Surprisingly, you will find that than me is more often
correct, or at least more often used, than than I.
Than I is correct and is heard if a verb follows
I (or any subject), in forms such as than I am,
than I do, than I have, than
you want, than Bob expects, etc. But, as
Marilyn found in her corpus research, than I without
a verb following does not appear to be heard very often.
When you use a pronoun after than, you can complete the sentence in
your mind, although it is not necessary to speak the whole sentence.
(a) Howard cooks better than I.
(b) Howard cooks better than I cook.
(c) Howard cooks better than I do.
You can continue sentence (a), and then it’s clear that you need
to use I as the subject of the next verb, which will
be either cook or the auxiliary do.
Sentences (a), (b), and (c) all have the same meaning. (a) would not
appear very frequently, except in hypercorrect usage, but (b) would
sometimes, and (c) would appear very frequently.
Informally, with the same meaning, you can say better than
me—as in sentence (d), below—although strict grammarians
might object to this construction:
(d) Howard cooks better than me.
Sentences (a), (b), (c), and (d) all have the same meaning, then. To
avoid problems—if you think you seem either too erudite using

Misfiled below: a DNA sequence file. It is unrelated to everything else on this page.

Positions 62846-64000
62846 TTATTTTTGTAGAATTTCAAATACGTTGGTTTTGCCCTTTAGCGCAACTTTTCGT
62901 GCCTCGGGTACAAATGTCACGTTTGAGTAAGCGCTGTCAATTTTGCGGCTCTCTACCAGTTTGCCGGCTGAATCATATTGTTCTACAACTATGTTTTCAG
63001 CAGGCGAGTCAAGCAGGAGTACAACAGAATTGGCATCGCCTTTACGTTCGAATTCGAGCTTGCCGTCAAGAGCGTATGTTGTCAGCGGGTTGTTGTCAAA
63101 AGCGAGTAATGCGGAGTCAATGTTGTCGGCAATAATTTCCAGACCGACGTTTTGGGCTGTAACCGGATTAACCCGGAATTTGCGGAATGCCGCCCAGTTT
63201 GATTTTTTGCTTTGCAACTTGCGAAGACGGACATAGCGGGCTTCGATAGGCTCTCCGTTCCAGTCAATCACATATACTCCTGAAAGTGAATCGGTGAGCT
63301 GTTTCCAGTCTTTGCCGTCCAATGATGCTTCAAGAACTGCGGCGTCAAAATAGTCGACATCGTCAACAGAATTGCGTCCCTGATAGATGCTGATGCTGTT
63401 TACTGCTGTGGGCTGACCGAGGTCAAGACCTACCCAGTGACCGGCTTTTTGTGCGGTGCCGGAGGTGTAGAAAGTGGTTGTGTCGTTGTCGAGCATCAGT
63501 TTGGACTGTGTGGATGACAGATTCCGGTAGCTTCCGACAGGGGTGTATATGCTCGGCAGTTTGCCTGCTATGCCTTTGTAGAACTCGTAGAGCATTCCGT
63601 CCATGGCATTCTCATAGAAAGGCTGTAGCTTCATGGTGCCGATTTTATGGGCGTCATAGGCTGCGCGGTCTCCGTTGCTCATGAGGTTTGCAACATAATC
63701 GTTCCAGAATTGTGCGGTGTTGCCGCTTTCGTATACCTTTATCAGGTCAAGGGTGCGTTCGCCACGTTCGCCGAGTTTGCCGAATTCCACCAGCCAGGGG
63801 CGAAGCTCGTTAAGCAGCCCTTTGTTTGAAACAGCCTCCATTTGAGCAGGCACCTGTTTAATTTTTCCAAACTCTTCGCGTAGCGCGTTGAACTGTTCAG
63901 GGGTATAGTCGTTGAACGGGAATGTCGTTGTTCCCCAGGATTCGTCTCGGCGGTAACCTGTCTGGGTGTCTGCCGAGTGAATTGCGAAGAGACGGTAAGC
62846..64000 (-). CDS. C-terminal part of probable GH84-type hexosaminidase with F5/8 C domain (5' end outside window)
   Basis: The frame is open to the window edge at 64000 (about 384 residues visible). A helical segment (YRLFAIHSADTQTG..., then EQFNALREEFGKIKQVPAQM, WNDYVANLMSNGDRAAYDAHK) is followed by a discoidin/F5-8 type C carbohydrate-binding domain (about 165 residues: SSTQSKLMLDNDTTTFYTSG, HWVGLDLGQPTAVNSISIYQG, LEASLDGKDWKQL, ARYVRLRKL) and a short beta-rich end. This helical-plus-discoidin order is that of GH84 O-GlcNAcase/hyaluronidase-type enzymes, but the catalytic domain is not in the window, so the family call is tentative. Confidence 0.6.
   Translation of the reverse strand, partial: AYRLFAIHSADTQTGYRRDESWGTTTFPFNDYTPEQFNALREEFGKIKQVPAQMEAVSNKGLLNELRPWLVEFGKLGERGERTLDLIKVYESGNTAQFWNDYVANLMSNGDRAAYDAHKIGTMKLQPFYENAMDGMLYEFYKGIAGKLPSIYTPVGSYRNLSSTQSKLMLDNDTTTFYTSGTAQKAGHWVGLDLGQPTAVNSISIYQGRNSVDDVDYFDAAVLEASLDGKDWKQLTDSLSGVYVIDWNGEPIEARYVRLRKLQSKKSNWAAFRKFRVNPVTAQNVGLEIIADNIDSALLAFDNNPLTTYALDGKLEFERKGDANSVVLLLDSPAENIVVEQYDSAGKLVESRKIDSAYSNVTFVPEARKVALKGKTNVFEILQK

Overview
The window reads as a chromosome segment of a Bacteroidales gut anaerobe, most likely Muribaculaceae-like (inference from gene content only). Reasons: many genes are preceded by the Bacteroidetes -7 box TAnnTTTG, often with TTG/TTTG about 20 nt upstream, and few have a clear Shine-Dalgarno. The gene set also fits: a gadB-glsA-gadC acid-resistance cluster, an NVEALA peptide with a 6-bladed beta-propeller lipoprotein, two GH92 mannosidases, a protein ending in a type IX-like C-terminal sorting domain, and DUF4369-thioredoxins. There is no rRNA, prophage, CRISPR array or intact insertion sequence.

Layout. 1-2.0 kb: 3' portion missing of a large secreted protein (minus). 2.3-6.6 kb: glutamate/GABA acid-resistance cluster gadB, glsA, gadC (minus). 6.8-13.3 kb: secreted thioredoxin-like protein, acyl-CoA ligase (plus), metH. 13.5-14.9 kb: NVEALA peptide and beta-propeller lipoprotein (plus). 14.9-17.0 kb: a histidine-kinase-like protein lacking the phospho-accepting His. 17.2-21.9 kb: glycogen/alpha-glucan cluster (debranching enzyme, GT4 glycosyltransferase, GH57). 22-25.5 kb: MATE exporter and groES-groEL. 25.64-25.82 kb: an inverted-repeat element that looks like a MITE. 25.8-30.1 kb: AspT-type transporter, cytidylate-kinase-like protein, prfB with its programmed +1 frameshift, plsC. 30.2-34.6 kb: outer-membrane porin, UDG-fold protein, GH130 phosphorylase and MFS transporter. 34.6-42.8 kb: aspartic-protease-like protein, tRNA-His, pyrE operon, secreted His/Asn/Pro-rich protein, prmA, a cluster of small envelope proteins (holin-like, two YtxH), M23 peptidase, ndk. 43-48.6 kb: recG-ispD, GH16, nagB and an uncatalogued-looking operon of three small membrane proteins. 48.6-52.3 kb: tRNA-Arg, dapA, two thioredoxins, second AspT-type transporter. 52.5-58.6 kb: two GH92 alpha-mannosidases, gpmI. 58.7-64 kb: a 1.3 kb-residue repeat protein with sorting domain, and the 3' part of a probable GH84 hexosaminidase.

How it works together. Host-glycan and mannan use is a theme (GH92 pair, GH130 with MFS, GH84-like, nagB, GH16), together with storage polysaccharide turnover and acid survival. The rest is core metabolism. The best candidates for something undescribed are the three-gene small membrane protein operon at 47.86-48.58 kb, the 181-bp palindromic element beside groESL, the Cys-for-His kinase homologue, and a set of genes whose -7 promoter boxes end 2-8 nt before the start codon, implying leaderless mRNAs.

I or too unschooled using me—use a complete sentence, which would
be (b) or (c) above. (c) would be the most usual and conversational
It’s not difficult to select the proper pronoun when it’s
clear that you are expressing the subject of the second clause,
as in the sentence above about my cooking in relation to Howard’s
Things are not always so clear, however. What about expressing the
object of the verb of the second clause (like)?
John likes Mary more than he likes …?
John likes Mary more than me [or I]?
The real problem is caused by reducing a clause to a phrase. Consider
these examples contributed by Barbara Matthies:
Subject of like, the verb in the second clause (I):
(e) John likes Mary more than I like her.
This can be reduced to:
(f) John likes Mary more than I (do).
Object of like, the verb in the second clause (me):
(g) John likes Mary more than he likes me.
The reduced form:
(h) John likes Mary more than me.
Compare the reduced examples (f) and (h); then you will see the source
of the problem. Example (f) requires the subject pronoun I,
but (h) requires the object pronoun me because different parts
of the clause have been reduced. Sentences (e) and (f) have different
meanings from (g) and (h).
In the sentences above, (e), (f), (g), and (h) are all correct. Sentence
(e) is clear, sentence (f) needs the do in order to
be clear. Sentence (g) is clear, but sentence (h) might be unclear in
some contexts, and instead, (g) should be used if me
is to refer to the object of the verb like.
For more detailed comments, see the posting from